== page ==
Maybe we will have many whose faith is revived by the miracle of having been saved from what we have so obviously seen could have been evidenced in those lovely resort islands now devastated by capricious forces. And maybe we are moved to be so grateful for God’s providential protection of our homes and accouterments of our lives that we provide aid to those on those lonely islands so far away.

But sometimes those projected paths are wrong, like in 1954 when Hazel from about where Dorian is right now forgot to turn right and plowed straight ahead, continuing to tear things up all the way into Canada. If this storm takes that kind of attitude, papers probably are not delivered because there may not be facilities to print them anymore or even the houses or streets used for delivery. And even the mystical internet version may not be available.

There will still be those who are moved by faith at the miracle of lives preserved in the midst of so much loss because some things are just more important. And there will still be those who are reaching out to others who have lost everything with only the little bit they have left, because ultimately, faith is not about the self but about God and how we treat the “other.”

The faithful know that the Great Commandment is all about love. It’s about loving God. It’s about loving neighbor, the other. It doesn’t talk about loving self. That job is for God and neighbor because they will probably do a better job anyway.

Hope and faith are driving me to believe that your paper did arrive today or your computer did indeed find this column available. They drive the optimism that the good is always possible.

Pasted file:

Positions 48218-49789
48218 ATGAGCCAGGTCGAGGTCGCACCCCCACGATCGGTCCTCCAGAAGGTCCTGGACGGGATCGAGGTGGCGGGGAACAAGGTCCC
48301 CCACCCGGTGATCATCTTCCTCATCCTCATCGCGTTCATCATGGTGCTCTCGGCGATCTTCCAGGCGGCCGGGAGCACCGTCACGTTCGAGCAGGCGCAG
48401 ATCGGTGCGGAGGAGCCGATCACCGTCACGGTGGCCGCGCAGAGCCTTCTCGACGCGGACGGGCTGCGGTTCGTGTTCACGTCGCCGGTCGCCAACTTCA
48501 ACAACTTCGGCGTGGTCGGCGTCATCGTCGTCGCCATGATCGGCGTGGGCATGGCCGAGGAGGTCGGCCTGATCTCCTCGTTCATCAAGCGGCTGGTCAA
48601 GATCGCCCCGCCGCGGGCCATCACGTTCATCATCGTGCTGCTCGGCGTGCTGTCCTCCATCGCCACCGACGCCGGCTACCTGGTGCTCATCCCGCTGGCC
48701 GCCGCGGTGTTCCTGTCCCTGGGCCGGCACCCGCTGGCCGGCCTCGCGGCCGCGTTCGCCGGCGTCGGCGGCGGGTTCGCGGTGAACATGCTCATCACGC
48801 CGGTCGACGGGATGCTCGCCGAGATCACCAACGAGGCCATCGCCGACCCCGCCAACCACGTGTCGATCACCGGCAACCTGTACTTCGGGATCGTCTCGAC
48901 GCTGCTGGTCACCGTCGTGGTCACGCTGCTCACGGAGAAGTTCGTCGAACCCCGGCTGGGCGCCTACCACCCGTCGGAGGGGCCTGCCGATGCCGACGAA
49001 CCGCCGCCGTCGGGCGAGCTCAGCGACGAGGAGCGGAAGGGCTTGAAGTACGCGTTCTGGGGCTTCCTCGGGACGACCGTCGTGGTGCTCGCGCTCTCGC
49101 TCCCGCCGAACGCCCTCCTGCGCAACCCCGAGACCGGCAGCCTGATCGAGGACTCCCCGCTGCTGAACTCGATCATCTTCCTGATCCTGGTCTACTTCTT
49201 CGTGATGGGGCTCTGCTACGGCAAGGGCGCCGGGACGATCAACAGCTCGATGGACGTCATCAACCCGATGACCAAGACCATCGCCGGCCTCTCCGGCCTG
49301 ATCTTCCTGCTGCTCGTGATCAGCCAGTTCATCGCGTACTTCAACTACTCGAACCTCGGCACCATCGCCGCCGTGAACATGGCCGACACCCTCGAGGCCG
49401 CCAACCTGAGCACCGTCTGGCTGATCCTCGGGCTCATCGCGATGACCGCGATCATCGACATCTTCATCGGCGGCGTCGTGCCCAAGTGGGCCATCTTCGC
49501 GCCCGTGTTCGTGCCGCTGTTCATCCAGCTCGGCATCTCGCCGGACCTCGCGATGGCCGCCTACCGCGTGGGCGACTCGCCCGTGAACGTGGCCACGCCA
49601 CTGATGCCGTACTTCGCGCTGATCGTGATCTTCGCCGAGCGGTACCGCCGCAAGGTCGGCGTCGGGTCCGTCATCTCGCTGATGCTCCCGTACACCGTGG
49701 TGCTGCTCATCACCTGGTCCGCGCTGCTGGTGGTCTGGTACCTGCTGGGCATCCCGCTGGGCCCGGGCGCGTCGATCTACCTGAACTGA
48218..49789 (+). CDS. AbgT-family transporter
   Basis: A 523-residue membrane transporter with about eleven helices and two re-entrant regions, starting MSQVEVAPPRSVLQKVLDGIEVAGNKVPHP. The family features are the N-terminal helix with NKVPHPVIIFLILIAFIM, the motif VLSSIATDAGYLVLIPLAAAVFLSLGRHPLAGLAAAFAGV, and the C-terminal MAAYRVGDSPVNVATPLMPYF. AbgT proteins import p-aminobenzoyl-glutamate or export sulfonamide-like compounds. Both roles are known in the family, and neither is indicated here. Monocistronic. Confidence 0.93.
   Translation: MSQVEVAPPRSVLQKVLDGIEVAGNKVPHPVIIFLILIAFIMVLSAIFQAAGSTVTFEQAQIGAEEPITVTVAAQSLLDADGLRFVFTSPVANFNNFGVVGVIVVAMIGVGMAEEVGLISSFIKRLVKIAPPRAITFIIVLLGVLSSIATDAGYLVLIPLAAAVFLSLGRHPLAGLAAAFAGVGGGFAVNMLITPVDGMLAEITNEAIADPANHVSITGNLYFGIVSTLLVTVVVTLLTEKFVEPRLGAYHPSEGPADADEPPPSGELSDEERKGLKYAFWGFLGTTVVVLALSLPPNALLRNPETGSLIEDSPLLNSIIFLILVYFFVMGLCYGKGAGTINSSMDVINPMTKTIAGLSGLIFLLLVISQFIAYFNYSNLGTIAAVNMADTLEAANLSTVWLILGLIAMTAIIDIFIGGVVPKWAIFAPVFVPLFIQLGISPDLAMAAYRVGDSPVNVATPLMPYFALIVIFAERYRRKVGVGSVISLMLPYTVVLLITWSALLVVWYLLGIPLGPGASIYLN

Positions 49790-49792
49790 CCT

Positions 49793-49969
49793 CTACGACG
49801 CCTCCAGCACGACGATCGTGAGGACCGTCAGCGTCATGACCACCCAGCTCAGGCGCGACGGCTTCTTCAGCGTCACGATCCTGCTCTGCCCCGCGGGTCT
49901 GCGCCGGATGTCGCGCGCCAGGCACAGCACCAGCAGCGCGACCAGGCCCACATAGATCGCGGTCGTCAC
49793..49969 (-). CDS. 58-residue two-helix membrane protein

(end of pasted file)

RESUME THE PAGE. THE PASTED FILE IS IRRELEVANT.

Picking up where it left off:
But faith and hope also give credence to the possibility that the worst outcome is possible and God will help us through it.

That same hope and faith is sprinkled with enough grace that allows us to prepare for the worst but pray for the best, expecting the latter, but braced for the former with the same God who sustains us through both!

So, prophetically, I find myself at the same point that Jimmy Buffett was as he closed out the lyrics to his song:

“Well, the wind is blowin’ harder now

Fifty knots or thereabouts

There’s white caps on the ocean

And I’m watchin’ for water spouts

It’s time to close the shutters

It’s time to go inside.”

His very last line of that verse is one of optimistic outlook as he looks ahead one week to a trip he must take to Paris which he says is “a mighty long airplane ride.” I too look a week away to a trip I must take to Florida, but for me, down Dorian ravaged I-95.

I have all faith that I’ll be able to tip my hat to Pedro’s sombrero still standing. And I’ll have plenty of time to give thanks. After all, to paraphrase Jimmy, that’s a mighty long highway drive.

Pastor Zach Harris has been an ordained minister for 28 years and currently serves Ascension Lutheran Church in Wilson. His column, “Through a Lutheran Lens: A Pastor’s Perspective,” appears weekly in The Wilson Times. Previous columns are available at WilsonTimes.com.